It might be too much to ask for, but I’d really like to see Joel commit to making Tripwire a more regular thing, maybe bi-monthly, definitely quarterly, as I think it’s perfectly primed to take it’s place amongst the best of writing about comics, and god knows, we need something sitting comfortably in the vast gulf between the Comics Journal’s interview based art approach and the dross that is Wizard magazine. I think Tripwire could become that rarest of things; a literate, intelligent yet highly entertaining magazine about the comics we all love. The next issue is the Tripwire Adventure Special and it should be out in June. Make sure you look out for it. This current issue should be in all good comic shops right now.

Richard Bruton.

John Freeman’s review:

In Review: Tripwire Superhero Special 2009

Editor and publisher Joel Meadows kindly sent us a copy of the Tripwire Superhero Special, which is now on sale in all good comic shops, Borders UK and Barnes & Noble in the US.

Building on the fine work that went into last year’s Tripwire Annual, this time round the focus is costumed heroes and the magazine is packed with exclusive interviews with creators such as Mark Millar and Matthew Vaughn (talking about the Kick-Ass movie and comic – John Romita Jr also talks about designing the Kick-Ass characters), Paul Cornell (on Captain Britain), Geoff Johns (on his work on DC Comics Flash and the upcoming DC Universe game) and much more.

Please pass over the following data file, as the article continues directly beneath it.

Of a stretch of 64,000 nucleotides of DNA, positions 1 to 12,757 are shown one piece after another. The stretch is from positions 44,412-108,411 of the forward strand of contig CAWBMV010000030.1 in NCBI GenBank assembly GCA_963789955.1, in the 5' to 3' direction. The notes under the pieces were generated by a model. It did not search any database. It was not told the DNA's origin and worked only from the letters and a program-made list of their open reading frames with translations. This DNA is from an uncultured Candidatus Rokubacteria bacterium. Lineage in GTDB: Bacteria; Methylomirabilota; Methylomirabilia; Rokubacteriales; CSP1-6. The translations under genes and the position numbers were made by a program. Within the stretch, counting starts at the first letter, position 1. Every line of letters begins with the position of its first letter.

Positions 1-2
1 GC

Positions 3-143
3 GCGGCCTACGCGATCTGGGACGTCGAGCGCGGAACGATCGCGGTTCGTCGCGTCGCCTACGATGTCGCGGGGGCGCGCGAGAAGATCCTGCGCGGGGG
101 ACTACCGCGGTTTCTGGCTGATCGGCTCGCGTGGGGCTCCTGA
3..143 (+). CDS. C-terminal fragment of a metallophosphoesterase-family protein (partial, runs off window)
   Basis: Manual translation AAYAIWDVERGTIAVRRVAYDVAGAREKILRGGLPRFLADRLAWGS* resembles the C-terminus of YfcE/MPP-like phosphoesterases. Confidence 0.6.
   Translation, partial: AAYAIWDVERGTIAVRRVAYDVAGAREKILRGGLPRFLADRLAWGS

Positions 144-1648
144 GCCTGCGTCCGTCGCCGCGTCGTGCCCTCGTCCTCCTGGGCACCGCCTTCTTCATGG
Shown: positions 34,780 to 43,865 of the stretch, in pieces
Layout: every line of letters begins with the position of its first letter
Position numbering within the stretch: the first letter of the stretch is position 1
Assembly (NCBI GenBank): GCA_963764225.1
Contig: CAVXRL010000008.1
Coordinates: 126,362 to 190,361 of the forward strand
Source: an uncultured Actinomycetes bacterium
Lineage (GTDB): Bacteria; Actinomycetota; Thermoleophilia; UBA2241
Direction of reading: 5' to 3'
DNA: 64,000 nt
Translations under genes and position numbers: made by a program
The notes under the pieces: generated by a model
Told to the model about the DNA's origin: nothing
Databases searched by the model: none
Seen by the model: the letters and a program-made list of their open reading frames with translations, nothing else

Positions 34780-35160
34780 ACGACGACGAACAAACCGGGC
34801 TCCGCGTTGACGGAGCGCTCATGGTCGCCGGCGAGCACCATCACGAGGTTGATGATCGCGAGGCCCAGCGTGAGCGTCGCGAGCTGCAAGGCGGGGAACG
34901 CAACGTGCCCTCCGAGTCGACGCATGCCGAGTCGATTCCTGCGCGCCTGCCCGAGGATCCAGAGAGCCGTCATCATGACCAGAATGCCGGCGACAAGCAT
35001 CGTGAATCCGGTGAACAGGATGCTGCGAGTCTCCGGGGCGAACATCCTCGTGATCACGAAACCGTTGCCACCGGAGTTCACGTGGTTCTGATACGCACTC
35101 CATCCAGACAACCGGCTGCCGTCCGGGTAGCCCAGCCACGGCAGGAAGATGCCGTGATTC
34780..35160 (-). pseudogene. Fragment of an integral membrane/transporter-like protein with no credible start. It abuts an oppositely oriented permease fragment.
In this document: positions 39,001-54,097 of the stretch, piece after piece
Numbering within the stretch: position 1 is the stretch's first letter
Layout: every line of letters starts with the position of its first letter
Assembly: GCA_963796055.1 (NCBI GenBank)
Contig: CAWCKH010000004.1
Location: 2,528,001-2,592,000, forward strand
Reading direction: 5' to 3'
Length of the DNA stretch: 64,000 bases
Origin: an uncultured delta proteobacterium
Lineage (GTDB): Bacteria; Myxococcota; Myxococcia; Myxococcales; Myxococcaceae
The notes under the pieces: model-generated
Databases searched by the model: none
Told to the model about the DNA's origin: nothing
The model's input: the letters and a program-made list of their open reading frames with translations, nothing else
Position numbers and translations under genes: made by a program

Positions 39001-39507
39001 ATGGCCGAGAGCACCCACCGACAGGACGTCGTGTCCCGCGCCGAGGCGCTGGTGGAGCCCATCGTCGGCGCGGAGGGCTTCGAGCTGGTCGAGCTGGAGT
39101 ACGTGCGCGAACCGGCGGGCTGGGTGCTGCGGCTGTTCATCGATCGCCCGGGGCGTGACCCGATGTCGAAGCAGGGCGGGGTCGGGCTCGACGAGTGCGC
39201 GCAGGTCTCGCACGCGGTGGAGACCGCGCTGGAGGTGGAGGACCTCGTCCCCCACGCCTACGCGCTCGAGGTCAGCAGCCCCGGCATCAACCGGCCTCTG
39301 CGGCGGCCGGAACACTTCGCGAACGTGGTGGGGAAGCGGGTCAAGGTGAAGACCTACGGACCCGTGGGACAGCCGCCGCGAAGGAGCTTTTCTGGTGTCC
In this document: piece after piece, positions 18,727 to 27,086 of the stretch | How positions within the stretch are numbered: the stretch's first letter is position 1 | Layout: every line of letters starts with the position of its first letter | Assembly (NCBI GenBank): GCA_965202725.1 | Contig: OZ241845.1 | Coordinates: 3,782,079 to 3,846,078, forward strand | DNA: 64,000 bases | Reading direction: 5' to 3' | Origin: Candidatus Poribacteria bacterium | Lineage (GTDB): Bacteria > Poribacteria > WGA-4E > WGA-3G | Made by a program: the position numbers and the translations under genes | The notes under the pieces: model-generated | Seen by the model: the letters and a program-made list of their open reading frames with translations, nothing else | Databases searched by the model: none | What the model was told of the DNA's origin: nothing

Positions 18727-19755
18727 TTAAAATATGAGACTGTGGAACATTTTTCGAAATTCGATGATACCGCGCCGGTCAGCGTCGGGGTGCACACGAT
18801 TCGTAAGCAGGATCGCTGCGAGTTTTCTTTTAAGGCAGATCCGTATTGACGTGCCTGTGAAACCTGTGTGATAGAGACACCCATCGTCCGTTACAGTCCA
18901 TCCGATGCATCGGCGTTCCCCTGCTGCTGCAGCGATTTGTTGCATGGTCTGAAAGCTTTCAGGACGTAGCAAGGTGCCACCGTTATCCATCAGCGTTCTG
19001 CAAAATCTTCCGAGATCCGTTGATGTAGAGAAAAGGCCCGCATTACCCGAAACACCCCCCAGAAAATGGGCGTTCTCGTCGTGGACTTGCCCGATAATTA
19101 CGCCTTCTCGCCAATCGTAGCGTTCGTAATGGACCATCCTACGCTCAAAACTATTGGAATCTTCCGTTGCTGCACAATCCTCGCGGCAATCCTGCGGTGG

Highlights for me are the Cornell interview, a creator I’ve worked with in the past on Doctor Who Magazine and who always offers an interesting insight on his approach to writing. The feature includes an admittedly short overview of Captain Britain’s history which thankfully notes the contributions to the character of creators other than Alans Moore and Davis.

Also of note is an excellent interview-feature with Tim Kring, Mark Verheiden and Bryan Fuller on their plans for TV’s Heroes, which was recently re-commissioned, something Kring was unsure of at the time the feature was compiled, and he offers an interesting insight into the state of US TV at present. “Things change so quickly and the American networks are in a real transition period right now,” he says. “Right now, nobody knows if there’s going to be a network in a year!”